Welcome to PhysicsOverflow! PhysicsOverflow is an open platform for community peer review and graduate-level Physics discussion.

Please help promote PhysicsOverflow ads elsewhere if you like it.

PO is now at the Physics Department of Bielefeld University!

New printer friendly PO pages!

Migration to Bielefeld University was successful!

Please vote for this year's PhysicsOverflow ads!

Please do help out in categorising submissions. Submit a paper to PhysicsOverflow!

... see more

(propose a free ad)

Let $(M,g)$ be a riemannian manifold with riemannian curvature $R$. Then the Riemann-Ricci curvature is:

$$RR(X,Y)=tr(R(X,e_i)R(Y,e_i))$$

A Riemann-Einstein metric is such that:

$$RR(X,Y)=\lambda g(X,Y)$$

with $\lambda$ a scalar.

Can we have spherical solutions of the Riemann-Einstein?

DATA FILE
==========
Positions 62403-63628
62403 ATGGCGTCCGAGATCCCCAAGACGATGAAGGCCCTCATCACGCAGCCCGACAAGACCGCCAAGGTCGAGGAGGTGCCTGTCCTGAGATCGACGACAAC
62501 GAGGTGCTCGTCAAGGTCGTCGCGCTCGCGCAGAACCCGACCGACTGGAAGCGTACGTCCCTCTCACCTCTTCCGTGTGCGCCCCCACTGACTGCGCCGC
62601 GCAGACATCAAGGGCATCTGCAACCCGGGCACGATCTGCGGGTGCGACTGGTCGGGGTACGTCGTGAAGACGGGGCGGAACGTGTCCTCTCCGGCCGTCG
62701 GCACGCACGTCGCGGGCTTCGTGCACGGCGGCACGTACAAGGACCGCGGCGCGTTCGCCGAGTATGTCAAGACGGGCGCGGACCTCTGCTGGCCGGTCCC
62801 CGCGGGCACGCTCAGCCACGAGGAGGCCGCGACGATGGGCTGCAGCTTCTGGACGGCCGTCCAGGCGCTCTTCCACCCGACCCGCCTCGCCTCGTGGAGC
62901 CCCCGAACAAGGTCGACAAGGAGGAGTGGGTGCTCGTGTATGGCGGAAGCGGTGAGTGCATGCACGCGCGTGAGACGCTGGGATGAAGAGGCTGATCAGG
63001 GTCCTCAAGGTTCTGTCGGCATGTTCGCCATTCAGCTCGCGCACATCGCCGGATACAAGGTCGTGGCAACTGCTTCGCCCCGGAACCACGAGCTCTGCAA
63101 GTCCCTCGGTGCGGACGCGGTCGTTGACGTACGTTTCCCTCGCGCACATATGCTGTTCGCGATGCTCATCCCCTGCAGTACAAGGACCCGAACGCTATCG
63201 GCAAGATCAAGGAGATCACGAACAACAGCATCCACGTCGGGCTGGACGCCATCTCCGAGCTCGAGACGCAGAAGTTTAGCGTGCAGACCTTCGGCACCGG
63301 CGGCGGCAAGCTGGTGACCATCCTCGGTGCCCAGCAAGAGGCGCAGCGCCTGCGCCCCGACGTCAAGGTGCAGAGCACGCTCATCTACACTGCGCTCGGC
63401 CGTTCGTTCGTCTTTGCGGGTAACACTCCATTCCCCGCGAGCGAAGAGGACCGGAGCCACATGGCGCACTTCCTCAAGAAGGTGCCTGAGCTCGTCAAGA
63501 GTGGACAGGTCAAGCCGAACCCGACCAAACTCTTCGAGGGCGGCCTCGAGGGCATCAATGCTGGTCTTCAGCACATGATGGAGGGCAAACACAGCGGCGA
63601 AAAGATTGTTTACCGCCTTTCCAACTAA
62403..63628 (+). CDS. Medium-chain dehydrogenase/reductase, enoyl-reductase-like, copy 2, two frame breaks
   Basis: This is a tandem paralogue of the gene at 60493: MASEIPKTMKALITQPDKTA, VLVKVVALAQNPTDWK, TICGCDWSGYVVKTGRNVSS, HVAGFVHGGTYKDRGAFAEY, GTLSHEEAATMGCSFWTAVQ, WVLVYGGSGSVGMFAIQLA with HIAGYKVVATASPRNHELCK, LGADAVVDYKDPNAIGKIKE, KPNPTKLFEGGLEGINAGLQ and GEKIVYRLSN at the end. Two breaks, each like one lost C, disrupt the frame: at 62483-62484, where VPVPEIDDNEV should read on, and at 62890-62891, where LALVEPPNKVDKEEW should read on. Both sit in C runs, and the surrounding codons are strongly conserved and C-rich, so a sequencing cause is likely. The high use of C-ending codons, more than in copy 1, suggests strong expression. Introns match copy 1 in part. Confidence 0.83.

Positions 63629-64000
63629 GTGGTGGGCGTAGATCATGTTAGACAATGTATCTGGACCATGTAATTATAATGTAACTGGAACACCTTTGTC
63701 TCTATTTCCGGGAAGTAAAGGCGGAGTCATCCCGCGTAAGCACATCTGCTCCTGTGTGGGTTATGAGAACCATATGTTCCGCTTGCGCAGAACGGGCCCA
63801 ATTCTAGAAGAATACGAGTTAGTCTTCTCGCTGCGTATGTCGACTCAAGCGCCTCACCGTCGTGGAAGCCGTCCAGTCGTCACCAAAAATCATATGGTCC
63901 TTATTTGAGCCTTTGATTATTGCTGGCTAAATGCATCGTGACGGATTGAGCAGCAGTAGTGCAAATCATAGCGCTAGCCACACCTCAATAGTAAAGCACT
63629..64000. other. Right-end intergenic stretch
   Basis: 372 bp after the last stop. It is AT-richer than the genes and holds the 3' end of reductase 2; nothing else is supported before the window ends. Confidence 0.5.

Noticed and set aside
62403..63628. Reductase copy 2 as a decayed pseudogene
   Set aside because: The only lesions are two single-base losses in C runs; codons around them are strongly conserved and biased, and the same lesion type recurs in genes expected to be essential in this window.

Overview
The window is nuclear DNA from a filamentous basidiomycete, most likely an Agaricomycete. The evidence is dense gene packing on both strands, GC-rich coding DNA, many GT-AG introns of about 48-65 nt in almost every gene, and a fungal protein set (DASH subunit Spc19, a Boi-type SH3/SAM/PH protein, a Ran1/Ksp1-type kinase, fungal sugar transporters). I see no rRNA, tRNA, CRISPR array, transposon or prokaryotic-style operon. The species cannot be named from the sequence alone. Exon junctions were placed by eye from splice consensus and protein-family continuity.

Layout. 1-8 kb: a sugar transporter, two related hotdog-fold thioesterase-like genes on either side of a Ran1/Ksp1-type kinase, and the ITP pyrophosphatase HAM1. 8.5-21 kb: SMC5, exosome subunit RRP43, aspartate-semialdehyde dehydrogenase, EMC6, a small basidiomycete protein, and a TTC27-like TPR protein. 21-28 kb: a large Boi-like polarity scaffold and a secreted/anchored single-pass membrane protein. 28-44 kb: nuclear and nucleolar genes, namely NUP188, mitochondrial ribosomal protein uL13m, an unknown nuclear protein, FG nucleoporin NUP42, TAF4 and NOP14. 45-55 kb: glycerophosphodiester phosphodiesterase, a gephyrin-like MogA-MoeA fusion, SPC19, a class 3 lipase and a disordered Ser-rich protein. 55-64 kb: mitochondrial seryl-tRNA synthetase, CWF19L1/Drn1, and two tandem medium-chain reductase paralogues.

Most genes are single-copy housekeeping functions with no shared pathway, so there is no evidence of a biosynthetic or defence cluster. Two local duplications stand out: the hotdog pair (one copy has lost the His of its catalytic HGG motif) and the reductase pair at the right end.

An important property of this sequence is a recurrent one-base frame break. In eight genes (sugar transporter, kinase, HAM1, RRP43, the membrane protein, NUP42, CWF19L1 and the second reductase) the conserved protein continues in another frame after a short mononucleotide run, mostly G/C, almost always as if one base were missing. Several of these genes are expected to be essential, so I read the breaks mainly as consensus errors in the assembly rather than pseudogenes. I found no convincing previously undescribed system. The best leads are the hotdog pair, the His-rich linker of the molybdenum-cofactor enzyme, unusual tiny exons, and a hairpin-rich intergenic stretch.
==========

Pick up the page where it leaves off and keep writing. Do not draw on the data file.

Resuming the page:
Doesn't the Schwarzschild-deSitter solution qualify? Or am I missing something?

In a vacuum, the gravitational field equations take the form $$RR(X,Y) - \frac{1}{2}tr(RR(e,e))g(X,Y) + \Lambda g(X,Y) = 0$$ By taking the trace reverse they can be written as $$RR(X,Y)=\Lambda g(X,Y)$$ so any vacuum solution with a cosmological constant is a Riemann-Einstein metric. As user AzureSea states the deSitter-Schwartzchild solution is a spherically symmetric example.

user contributions licensed under cc by-sa 3.0 with attribution required